22 December 2007

get behind the wheel, stay in front of the storm.

While balanced precariously in the back of a gari (park bench on wheels pulled by a horse) with our mattresses, Candace and I noticed that the bells on the horse's harness made a pleasant jingly sound. To distract ourselves from the fact that I was slowly falling off the side of the cart, we sang "Jingle Bells" at the top of our lungs, since that was probably the closest we'd ever get to a one horse open sleigh. The neighbors stared, but they do anyway, so it wasn't new. And people thought I didn't have the Christmas spirit. We listen to Christmas carols all day when we're home and I'm starting to really like them. I even sing and dance. When no one else cares about your holiday, you're suddenly quite proud of it. Sinead's even going to draw a chalk tree on the wall for our party. Maybe even a fireplace.

Speaking of one horse open sleighs, transportation in Africa just might be what hell is like. We went into Adama on Tuesday to shop for kitchen supplies and the many foodstuffs that can't be had in Assela. Little did we know, but Wednesday was a major Muslim holiday (one with which I am not familiar, but Ethiopians don't skimp on holidays), hence the entire town of Assela had traveled to Adama to buy supplies for the festivities. Come 4 PM, we went to the bus stop to catch a ride back to Assela. So did the rest of the town, resulting in a 100+ person line-esque mob snaking through the parking lot. Ethiopians have no problems waiting in lines, but when the bus arrives, all hell breaks loose and they stampede the doors, much to the chagrin of the poor old man in the puff ball hat trying to maintain a semblance of order. After an hour of this mess, we were at the end of our rope. In the meantime, we watched a bus pull away with four goats (loosely) tied to the roof. They were swaying and stumbling around the top with a look of sheer terror on their faces. I suppose they have to get from town to town somehow, and better there than inside the bus. I wish I could have gotten a picture, but it's a common enough occurrence, so I'm sure I'll have another opportunity in the next two years.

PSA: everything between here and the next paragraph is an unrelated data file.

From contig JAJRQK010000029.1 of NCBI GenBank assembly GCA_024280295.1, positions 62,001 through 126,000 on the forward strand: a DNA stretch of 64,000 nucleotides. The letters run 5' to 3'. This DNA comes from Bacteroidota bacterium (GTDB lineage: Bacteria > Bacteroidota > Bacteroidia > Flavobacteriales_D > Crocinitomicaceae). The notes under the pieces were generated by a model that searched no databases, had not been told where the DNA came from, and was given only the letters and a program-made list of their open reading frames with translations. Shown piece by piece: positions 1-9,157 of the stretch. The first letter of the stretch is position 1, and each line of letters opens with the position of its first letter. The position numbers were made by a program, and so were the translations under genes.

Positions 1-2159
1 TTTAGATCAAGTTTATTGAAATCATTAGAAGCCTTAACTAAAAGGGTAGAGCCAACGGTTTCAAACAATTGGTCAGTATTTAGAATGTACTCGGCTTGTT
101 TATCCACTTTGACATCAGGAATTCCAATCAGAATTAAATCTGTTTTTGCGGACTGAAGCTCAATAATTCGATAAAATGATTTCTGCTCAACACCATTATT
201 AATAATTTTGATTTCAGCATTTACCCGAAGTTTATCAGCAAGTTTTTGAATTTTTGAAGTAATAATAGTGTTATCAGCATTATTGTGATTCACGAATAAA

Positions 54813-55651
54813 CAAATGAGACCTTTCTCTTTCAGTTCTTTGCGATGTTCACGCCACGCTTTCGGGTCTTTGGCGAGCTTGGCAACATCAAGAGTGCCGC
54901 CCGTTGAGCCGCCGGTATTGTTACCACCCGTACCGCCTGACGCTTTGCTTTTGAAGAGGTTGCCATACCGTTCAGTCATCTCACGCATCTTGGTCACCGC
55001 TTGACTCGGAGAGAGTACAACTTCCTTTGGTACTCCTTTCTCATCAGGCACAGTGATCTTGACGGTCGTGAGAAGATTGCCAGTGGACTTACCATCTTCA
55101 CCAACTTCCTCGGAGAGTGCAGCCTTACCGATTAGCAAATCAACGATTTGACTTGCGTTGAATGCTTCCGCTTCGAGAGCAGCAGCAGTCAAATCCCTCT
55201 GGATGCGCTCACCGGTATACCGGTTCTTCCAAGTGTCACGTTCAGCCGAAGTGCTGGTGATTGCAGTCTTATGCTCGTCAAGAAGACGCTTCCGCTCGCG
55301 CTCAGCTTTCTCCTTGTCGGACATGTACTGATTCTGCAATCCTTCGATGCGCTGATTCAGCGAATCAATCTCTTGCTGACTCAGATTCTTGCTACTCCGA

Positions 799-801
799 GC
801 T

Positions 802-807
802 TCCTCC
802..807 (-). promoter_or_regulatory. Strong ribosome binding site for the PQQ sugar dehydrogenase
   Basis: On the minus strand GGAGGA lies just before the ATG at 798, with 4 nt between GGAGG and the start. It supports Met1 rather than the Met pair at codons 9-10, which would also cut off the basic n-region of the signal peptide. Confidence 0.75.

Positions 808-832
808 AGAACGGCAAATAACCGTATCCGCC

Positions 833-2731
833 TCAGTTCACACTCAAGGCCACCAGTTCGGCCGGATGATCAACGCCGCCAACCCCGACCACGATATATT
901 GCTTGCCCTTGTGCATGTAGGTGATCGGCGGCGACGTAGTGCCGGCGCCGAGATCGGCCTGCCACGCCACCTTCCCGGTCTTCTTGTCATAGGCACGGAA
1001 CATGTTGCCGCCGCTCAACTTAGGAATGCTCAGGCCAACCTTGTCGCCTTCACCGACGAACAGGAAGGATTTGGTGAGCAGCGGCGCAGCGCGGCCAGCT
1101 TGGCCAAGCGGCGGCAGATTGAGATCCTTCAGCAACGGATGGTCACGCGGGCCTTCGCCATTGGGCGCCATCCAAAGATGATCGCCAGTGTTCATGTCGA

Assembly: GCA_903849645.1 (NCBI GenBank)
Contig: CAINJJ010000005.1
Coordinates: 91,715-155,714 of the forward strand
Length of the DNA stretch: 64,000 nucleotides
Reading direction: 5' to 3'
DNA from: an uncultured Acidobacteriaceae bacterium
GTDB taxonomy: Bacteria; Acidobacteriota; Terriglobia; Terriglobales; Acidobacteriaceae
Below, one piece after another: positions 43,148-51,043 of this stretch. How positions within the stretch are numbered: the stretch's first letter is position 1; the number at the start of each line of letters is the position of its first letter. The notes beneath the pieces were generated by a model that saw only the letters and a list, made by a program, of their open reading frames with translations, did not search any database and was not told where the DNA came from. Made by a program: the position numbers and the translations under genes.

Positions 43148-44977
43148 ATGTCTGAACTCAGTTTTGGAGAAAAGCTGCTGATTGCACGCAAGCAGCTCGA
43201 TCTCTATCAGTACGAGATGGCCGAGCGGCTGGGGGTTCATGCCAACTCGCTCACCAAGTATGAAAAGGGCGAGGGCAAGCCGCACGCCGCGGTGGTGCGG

When the next bus arrived, we were towards the front of the line, but when we got there, the bus was already full of line-cutters. Fortunately, the puff ball-hatted man runs a tight ship and reorganized the line, putting me, Candace, and the nine others who'd been screwed at the front. When the next bus came. a gang of men tried to bum rush it. Led by a feisty young Ethiopian woman, Candace and I (and the rest of the line, I might add) fought the revolution and scored a victory for the rule of law. Someone got a bag of metal pots to the family jewels. Whoops. Watching the woman lead us was great - for living a life as a second-class citizen, she certainly took nicely to her moment of glory, standing up to the men. Just outside of town, an old woman boarded with a chicken. An angry chicken (given that it was probably going to become dinner, I think its anger was justified). It got loose and ran around the dark bus for a while before her kid caught it and cradled it the rest of the way. TIA.